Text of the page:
What Do You Want From Christmas This Year?

christmas 2007

Christmas.

What’s the first thought that popped into your head upon reading that word? Exhaustion? Money? Stress? Whiny kids? Viciously annoying in-laws? Family fights? Tornados? Hurricanes? Blizzards?

Did you tense? Did your shoulders suddenly become your new earrings? Did you want to crawl back into bed and wake up January 2nd? Did your leg start jittering, while you gnaw on your already shredded fingernails? Did you start humming “The 12 Pains of Christmas,” like I did?

BREATHE.

Do it now…take a deep, belly full breath, hold it………..now let it out slowly. Let your body relax and your mind release. Feel a little better? Good.

I love Christmas. It’s my favorite time of the year. Yet, lately, it seems to be more of a chore for me than joy. We decorated our Christmas tree on Sunday (minus the topper because it’s buried in a box somewhere), but just thinking about the rest of the decorations we have to put up made me exhausted! I wondered if it was really worth it to pull out the multitudes of Santas (I collect them), several feet of garland, outdoor lights, and on and on, only to put them back again a month later. I do it over and over, each year, but what’s the point of it all?

I read an article that was brought to my attention by Tea and Cookies blog about how we become so stressed and overwhelmed at the holidays. The article proposes a change in viewpoint. Set aside the question “What do I need for this holiday?,” and instead ask yourself  “What do I want from it?” The answer may surprise you. According to the article, the answers are usually “friends, family, warmth, relaxation, reconnection – not things.”

While presents are wonderful, and we all love getting things, it’s not what I need from Christmas. What matters more to me is the memories of Christmas. Time goes by so fast that I long to cherish those moments full of laughter, tears, quiet, and love. When I remember past Christmases, it’s the people and events that come to mind, not the material things. I’ve realized that what I want from Christmas this year is time and relationships, not more stuff.

Here are the things that I’m loving and planning this Christmas:

  • Spending more time with my friend to ease her loneliness and strengthen our friendship. We used to spend every day together (we worked at the same place), but our time has become more precious now because we see each other less. Now that her husband is away for training and traveling across the country, it’s even more important to let her know she isn’t alone and she’s loved. Sundays are becoming our traditional get-together day as she comes over and hangs out with us and I cook a special dinner. 
  • Building my relationship with my Nana. Her days are numbered as she turns 92 in January. She’s had a multitude of health issues and struggles to make it through each day.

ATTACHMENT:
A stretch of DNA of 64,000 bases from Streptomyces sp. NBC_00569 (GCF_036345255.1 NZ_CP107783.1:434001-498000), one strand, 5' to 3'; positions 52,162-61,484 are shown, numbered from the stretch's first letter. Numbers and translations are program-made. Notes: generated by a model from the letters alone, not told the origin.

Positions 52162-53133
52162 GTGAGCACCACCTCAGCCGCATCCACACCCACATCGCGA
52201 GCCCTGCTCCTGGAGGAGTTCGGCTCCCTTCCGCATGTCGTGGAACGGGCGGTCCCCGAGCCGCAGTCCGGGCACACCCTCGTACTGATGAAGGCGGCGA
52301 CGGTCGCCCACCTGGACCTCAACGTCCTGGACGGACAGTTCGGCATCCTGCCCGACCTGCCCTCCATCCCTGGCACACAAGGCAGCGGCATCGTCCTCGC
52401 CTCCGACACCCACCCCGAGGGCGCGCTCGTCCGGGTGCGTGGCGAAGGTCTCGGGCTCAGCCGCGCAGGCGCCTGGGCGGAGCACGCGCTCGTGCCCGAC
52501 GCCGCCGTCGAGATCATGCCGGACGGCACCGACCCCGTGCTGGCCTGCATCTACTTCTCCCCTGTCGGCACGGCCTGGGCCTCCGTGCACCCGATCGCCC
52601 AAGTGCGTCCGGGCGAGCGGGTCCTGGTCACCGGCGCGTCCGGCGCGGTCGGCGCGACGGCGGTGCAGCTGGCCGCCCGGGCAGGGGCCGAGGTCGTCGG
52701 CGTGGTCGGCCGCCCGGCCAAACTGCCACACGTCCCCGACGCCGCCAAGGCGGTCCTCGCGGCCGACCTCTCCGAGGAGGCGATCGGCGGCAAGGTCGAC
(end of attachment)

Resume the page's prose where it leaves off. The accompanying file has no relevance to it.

• Renewing my relationship with my brother. We aren’t very close, but I pray that can change. Our family is very small and when our parents are gone one day, it will only be just the two of us. I want us to know that we have each other, through good and bad, always.
  • I’m working on sending some e-mails to friends to schedule meet-ups, dinner, or any time together. I’m setting some time aside to spend time with friends who I rarely get to see, but mean so much to me.
  • My wife and I are going to take a day to ourselves and do something “out of the ordinary” this Christmas. We need and want the special time. It’s a difficult time for her this year as it is the first Christmas without her mother. In January, we’re planning a weekend away at a bed and breakfast for a break from the craziness of life.
  • I want to fully relax and let go at my bi-weekly massages. It seems a luxury when strapped financially, but without them, my fibromyalgia goes into full-fledged attack mode and I become a miserable beast. So for the benefit of myself and others, I’ll continue the massages.
  • I want to engage in the art of mindfulness and continue it throughout the new year. It is a state of active, open attention on the present. When I’m mindful, I observe my thoughts and feelings from a distance, without judging them good or bad. Instead of letting my life pass me by, mindfulness means living in the moment and awakening to experience.

That’s what I want from Christmas this year. I want the memories of shared experiences, rather than things that gather dust in the back of my closet.

What do YOU want from Christmas this year?

 

 

 

 

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